In my Tuesday blog alerting TAS readers to the melancholy fact that the neighboring Tampa Bay Times had annexed the ailing TampaTribune, I said the Times was liberal both in its editorials and in its news coverage.
Spotting leftist views (or other tilts) in editorials is easy enough. Editorials, after all, are opinions. This Sunday all Times subscribers, on both sides of Tampa Bay, were hectored on the editorial page to tax themselves more to pay for mass transit, including light rail, which the spread-out Bay Area is manifestly unsuited for, but which is a favorite left hobby-horse. TheTimes also piled on Florida Senator Marco Rubio for being insufficiently appreciative of how Barack Obama is playing kissy-kissy with the Castro brothers and their thugocracy. And oh yes, the op-ed page features David Brooks.
But editorials are easy enough to skip, and most newspaper readers do. Every survey of which sections of the newspaper are most popular confirms this. Picking up on opinion outside of the editorial page is only a little trickier. Below are just a few examples on how the Times slants its news coverage by selecting news and presenting it with leftist assumptions. These are all from the first Saturday that the Times was also Tampa’s daily.
Leading the local news section is a story about how the Hillsborough County (Tampa) school superintendent is, the headline shouts at us, “at odds with the ACLU.” The obvious question springs immediately to mind. Considering how the ACLU is no more than a leftist pressure group, perfuming itself with a pretended concern for civil liberties, why should we be concerned that public officials are at odds with it? I’m concerned when they aren’t.
As usual, we learn from the story, Union members are stressed that students and school staff do not behave as though religion does not exist from home room through the final bell of the day. Their complaints are as petty as coming down on a local church for passing out free coffee coupons at a faculty meeting. (Speaking of coffee, these complainers should really consider giving up caffeine.) How this represents Congress establishing a religion it would take a highly trained social scientist or sophisticated editorial writer to explain, or to take seriously.
At one point in the story the Times staff writer treats readers to this stand-alone paragraph. “The ACLU was not satisfied.” Duh. When has it ever been? This is news? If the ACLU were ever satisfied, I’d know we were in deep yogurt.
Right under this story, still on page 2A, the headline is “Rising seas no threat to new pier.” Those not familiar with the Times’ inflexible policy of buying into and promoting every leftist delusion the fevered mind of man can invent, might think this is a dismissal of the preposterous notion that “global warming” will cause the seas to rise and swallow the Florida peninsula. (The seas have risen for more than a century at a slow and steady rate, unrelated to the planet’s temperature — you could look it up.) Not a chance. The story under the head tells us the tourist pier the city of St. Petersburg is building will be 3.5 feet higher than the pier that it will replace, giving it a bit more time before it is reclaimed by a surging Tampa Bay.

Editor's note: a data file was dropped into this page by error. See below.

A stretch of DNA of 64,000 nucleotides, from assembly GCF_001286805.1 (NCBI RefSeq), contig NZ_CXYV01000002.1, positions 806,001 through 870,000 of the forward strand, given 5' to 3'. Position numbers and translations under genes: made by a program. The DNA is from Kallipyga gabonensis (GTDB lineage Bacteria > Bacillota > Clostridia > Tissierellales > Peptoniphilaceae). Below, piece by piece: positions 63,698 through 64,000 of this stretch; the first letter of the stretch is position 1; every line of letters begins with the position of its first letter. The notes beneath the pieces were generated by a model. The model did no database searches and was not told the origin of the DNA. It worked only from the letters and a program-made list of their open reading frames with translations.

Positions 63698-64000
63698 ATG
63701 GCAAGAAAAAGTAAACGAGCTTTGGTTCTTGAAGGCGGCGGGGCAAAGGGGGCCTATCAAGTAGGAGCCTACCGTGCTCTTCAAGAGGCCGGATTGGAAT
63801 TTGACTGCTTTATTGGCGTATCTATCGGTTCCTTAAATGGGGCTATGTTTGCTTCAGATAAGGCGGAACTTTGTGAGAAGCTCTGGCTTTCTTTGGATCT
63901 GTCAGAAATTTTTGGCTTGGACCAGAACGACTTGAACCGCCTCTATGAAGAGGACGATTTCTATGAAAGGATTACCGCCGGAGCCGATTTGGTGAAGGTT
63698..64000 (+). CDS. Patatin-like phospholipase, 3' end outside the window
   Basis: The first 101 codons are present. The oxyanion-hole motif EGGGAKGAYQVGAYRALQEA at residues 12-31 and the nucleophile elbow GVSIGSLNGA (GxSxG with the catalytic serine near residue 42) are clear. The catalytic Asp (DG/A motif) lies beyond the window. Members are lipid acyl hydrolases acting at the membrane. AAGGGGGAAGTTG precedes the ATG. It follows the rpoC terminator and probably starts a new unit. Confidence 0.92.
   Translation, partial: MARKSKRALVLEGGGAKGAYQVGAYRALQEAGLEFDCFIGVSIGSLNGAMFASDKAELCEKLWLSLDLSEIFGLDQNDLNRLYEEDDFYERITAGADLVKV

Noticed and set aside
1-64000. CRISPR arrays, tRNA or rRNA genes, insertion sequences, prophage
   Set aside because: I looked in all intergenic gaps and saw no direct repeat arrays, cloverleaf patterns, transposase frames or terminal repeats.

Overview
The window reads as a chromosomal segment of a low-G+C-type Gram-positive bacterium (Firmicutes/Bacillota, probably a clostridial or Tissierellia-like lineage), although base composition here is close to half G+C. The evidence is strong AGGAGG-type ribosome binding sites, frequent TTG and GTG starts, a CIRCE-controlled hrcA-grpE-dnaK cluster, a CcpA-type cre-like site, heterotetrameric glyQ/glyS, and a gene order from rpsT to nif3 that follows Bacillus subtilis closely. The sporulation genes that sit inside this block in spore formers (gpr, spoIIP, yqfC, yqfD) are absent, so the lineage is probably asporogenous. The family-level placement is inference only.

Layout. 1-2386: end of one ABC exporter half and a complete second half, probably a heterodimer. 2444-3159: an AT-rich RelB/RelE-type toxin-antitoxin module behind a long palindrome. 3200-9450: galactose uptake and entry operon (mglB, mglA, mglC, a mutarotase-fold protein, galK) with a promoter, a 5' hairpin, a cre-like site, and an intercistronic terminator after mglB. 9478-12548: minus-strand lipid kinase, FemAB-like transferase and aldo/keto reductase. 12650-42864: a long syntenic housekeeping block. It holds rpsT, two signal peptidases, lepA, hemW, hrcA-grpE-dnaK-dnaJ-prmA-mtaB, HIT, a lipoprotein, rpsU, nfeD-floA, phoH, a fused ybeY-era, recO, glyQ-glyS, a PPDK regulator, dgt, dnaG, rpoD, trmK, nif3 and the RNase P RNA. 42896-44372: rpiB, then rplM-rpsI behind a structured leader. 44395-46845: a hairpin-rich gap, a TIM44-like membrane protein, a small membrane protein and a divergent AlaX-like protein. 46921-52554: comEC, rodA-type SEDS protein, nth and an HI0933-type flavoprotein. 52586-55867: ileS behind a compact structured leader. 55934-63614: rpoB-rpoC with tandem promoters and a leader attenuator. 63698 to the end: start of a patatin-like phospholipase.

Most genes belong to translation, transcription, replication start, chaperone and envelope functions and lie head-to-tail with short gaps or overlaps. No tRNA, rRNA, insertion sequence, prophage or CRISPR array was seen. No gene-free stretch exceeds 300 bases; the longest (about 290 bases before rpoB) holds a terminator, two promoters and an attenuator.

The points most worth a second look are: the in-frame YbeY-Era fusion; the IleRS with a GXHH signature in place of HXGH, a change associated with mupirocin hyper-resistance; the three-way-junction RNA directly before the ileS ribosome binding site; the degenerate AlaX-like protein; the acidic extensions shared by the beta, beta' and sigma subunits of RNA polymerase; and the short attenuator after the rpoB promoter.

The staff writer makes it clear in her lead that she is not breaking with orthodoxy: “According to climate change experts, the Tampa Bay area doesn’t stand a chance.” This is the kind of measured reporting on climate that you can rely on in the Times, and alas, just about everywhere else in American big-medialand. Moving from this tabloid generalization to some specifics, she lets the cat out of the bag by quoting from a “bipartisan” report claiming that higher temperatures will cause an extra 45 deaths per 100,000 each year in the Tampa Bay area, and that tens of billions of dollars’ worth of local property will be under water by 2050. The “bipartisan” should be a tip-off to anyone paying attention that the report cited is political, not scientific.
Moving to the business page, we see an approving story about “renewable” energy, under a large picture of wind turbines on the plains of Nebraska. The Associated Press story, under the headline “A power shift,” croons about how a U.S. Department of Energy report claims that two-thirds of electric generating capacity added to the nation’s power grid in 2015 was by wind and solar. Of course they don’t include any numbers on how much power this amounts to, as wind and solar have so far contributed small amounts of unreliable power at high cost. More of the same for 2016 is predicted, the story assures us in passive voice.
And while butt-headed Republican law-makers resist wholesale shifts to renewables, we read, “their home states are often the ones benefiting most from the nation’s accelerating shift to renewable energy.” Of course the writer never gets around to explaining how small amounts of expensive energy benefit anyone.
Nor can anyone explain how Tampa readers benefit from picking up the products of a left echo-chamber from their front lawns every morning.
To be fair, there is other solid and useful reporting in the Times, and the late Great Trib was not immune to liberal bias. But Times writers and editors leave no doubt about which side of the ideological divide they’re on, and their thumbs are frequently on the scale when they report. For Tampa area conservatives, they are, with apologies to Thomas Paine, theTimes that try men’s souls.
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